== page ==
…for dust thou art, and unto dust shalt thou return. – Genesis 3:19, KJV
As the days passed, my limbs turned purple and my face turned to the colour of dust. – Kazuko Yamashima, atom-bomb survivor
Suppose we are not made of fire. Suppose we turn
children to dust. Should we carry their ash in an urn
as if the sacred exists? What some call love,
others burn as fuel. How should we speak of
paper and people enduring the feral infernos?
I have no choice. I ache. I shower with shadow.
I wrote a poem on my lover’s stomach with
my tongue. Which lasts longer, the width
of saliva, the sonnet, or her skin? Answer
the question in phoenix-tongue. The towers
collapsed on my birthday and a crimson bird
built a nest in a tree. We were kids then, sure,
but how do you explain this; we set the nest ablaze.
One egg cooked in the center. The rest we saved.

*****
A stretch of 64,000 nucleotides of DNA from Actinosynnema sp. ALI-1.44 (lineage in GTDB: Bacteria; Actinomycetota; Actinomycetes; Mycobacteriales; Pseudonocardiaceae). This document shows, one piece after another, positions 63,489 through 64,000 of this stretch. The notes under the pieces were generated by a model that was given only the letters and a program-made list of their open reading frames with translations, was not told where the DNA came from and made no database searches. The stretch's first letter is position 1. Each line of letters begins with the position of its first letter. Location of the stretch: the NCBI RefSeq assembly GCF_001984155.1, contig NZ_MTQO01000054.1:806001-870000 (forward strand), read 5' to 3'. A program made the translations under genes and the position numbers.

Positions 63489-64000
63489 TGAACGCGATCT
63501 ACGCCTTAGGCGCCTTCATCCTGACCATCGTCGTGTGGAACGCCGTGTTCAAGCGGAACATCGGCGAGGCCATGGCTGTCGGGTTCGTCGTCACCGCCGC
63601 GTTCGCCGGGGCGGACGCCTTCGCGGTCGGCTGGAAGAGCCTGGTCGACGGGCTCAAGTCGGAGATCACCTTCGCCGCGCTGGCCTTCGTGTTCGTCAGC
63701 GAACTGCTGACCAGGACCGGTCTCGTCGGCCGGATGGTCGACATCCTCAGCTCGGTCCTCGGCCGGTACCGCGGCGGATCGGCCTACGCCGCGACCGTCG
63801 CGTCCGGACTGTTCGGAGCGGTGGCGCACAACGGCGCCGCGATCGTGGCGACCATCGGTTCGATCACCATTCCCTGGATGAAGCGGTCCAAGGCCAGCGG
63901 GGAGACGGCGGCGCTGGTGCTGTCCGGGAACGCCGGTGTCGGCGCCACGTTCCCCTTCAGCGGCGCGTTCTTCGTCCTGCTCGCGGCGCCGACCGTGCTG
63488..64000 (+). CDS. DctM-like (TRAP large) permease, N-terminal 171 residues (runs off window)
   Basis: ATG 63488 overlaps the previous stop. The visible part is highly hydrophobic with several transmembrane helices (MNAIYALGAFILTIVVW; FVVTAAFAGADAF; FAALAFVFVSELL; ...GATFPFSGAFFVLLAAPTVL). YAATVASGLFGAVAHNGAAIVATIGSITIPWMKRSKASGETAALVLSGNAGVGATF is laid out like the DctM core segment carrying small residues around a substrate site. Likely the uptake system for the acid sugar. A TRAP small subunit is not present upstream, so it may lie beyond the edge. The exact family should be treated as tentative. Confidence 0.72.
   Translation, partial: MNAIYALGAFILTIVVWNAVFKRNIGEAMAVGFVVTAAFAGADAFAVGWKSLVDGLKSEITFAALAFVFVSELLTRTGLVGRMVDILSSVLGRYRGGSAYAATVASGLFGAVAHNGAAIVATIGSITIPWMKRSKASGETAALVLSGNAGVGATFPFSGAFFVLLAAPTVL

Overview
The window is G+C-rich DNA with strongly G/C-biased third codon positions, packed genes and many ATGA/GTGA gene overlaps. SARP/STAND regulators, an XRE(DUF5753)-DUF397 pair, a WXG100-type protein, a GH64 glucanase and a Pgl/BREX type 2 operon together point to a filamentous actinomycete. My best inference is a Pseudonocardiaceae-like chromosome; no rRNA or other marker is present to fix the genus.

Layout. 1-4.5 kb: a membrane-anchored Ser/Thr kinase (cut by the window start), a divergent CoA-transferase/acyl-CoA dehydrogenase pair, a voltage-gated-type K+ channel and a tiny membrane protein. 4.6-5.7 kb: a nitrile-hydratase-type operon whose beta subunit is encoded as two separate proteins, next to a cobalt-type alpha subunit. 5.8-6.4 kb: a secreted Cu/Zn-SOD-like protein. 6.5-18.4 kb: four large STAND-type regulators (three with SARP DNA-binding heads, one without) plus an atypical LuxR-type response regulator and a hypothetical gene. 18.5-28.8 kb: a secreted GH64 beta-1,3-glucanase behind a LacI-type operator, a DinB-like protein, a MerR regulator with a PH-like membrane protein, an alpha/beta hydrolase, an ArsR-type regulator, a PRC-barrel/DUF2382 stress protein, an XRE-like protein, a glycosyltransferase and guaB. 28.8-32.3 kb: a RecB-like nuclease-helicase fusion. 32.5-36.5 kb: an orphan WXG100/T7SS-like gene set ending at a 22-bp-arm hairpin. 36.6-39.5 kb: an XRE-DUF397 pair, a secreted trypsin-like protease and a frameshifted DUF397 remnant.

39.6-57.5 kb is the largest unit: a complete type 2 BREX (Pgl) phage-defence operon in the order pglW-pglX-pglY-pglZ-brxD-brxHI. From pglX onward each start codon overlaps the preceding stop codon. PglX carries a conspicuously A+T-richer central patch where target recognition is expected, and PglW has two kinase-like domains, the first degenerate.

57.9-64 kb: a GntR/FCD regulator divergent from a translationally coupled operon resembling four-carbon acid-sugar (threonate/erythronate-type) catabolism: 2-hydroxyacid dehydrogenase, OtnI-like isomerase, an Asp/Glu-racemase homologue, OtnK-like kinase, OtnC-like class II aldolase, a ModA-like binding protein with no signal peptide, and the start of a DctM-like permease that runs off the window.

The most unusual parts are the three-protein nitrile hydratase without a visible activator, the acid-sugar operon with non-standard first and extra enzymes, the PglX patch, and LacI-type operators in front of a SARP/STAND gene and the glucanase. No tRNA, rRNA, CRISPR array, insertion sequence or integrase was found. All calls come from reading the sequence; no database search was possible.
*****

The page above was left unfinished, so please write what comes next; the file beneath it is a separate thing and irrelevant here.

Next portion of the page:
“Phoenix-Tongue” originally appeared in PacificREVIEW.
Michael Schmeltzer earned an MFA from the Rainier Writing Workshop at Pacific Lutheran University. His honors include four Pushcart Prize nominations, the Gulf Stream Award for Poetry, Blue Earth Review’s Flash Fiction Prize, and the Artsmith Literary Award. Most recently he was a finalist in poetry contests held by Third Coast Magazine and Water~Stone Review. He helps edit A River & Sound Review and has been published in Natural Bridge, Mid-American Review, Water~Stone Review, New York Quarterly, Bellingham Review, and Fourteen Hills, among others. He lives in White Center, Washington.